This exhibition addresses various aspects of the modernization of Japan and the internationalization of artistic production through different artistic techniques. It includes, among other things, examples of silverware, cloisonné, photographs, textiles, paintings, bronzes and ceramics to illustrate the changes in society as a whole and in art in particular, highlighting great artists such as Kawanabe Kyosai and Shibata Zeshin.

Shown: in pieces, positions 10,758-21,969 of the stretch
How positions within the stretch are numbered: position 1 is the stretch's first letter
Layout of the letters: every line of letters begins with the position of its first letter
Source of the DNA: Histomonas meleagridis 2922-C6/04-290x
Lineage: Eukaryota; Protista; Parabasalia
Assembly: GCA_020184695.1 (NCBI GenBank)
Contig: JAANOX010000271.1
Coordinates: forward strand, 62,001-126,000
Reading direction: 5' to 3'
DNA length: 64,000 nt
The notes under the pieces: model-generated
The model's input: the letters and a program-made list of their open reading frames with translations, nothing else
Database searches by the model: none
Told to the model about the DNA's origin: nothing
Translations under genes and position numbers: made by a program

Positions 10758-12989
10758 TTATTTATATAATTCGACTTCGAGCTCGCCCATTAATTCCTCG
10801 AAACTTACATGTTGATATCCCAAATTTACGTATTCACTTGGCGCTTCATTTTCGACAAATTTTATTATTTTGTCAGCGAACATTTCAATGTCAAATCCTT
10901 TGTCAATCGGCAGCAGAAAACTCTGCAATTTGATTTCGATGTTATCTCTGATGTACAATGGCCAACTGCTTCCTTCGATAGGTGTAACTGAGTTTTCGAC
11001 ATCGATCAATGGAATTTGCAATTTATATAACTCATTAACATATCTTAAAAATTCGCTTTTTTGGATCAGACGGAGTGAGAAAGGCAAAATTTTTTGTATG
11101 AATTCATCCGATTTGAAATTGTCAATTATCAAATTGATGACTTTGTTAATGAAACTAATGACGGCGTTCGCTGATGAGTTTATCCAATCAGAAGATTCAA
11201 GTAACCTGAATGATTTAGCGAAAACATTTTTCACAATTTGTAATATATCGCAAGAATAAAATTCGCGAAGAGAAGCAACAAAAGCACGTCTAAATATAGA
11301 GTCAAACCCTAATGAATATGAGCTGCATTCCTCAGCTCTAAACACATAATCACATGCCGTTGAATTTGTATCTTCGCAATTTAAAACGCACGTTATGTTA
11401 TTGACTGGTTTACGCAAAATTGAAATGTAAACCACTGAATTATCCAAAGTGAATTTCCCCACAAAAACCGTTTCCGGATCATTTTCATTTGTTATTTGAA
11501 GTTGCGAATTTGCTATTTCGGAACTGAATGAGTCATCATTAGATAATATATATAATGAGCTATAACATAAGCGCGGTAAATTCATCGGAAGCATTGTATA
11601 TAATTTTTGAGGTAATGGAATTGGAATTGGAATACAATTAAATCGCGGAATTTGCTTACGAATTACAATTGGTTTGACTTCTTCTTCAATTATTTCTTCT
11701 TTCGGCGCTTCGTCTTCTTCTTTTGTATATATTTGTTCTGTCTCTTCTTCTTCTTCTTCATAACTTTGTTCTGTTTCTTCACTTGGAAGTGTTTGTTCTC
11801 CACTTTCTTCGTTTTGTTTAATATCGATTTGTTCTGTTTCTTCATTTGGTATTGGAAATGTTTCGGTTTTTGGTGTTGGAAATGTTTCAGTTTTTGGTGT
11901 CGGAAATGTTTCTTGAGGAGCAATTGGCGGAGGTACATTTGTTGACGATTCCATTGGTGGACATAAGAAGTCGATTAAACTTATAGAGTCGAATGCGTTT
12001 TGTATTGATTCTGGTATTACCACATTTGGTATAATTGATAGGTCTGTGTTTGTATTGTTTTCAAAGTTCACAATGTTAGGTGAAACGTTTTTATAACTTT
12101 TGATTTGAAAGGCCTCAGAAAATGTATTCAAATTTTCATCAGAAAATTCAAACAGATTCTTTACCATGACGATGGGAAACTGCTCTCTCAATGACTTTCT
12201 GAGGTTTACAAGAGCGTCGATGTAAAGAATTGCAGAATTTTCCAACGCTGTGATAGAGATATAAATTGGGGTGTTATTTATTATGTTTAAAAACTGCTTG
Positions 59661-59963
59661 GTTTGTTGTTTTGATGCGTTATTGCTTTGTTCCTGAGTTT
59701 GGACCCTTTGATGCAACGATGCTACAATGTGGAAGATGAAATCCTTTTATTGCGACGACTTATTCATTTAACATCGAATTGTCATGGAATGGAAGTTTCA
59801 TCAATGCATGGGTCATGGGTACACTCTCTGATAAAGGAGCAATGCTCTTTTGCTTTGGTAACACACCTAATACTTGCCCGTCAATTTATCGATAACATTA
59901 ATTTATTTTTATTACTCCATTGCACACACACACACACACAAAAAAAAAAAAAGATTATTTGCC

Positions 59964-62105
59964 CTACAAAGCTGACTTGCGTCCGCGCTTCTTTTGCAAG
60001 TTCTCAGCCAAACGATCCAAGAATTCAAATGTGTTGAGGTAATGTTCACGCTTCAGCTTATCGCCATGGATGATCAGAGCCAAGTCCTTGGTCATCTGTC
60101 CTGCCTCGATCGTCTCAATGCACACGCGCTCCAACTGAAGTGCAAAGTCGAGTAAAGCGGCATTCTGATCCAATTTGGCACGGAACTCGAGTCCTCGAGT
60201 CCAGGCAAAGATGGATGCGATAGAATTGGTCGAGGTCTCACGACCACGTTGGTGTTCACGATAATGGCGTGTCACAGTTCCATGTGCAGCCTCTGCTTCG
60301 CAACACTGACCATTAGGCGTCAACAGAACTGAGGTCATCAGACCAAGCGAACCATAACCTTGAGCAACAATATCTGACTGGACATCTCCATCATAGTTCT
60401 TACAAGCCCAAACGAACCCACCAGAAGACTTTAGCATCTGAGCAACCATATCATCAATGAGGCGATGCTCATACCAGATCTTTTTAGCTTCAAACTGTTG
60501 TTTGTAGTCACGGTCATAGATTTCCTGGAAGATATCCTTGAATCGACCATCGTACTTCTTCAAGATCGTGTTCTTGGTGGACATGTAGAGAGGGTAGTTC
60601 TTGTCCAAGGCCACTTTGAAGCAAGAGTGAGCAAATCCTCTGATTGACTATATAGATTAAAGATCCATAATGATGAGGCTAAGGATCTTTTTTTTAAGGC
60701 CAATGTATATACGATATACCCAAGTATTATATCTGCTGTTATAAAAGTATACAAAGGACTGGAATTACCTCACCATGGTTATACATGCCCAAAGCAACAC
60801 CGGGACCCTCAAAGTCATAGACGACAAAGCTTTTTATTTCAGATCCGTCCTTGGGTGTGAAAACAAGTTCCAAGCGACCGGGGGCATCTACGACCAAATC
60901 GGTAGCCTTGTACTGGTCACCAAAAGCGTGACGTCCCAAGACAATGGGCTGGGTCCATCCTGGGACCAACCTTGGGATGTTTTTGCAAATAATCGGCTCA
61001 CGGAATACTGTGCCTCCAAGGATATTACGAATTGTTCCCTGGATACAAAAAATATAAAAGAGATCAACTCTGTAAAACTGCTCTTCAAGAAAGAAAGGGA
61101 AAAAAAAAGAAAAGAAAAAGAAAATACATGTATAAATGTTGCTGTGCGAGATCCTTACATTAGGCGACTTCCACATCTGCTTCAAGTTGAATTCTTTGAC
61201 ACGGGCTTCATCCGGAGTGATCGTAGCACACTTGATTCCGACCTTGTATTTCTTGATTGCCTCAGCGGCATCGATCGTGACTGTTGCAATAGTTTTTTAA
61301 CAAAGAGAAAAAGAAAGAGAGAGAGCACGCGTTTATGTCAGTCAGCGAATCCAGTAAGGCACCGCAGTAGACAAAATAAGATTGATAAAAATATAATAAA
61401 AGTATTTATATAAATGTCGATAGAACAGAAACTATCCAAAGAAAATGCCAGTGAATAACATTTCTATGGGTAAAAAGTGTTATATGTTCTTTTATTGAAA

At the opening of the exhibition on the 16th of October, Professor Khalili said that this is the latest manifestation of a growing appreciation of the Japanese aesthetic in the West. Ever since the Collection’s first milestone 1994 exhibition Japanese Imperial Craftsmen: Meiji art from the Khalili Collection at the British Museum, the idea of Japonisme – the late 19th century European fascination for Japanese art and culture – has seen something of a revival. Having amassed, conserved, researched, published and exhibited the largest Meiji art collection outside of Japan, we at the Khalili Collections are proud and honoured to have played an important role in this revival.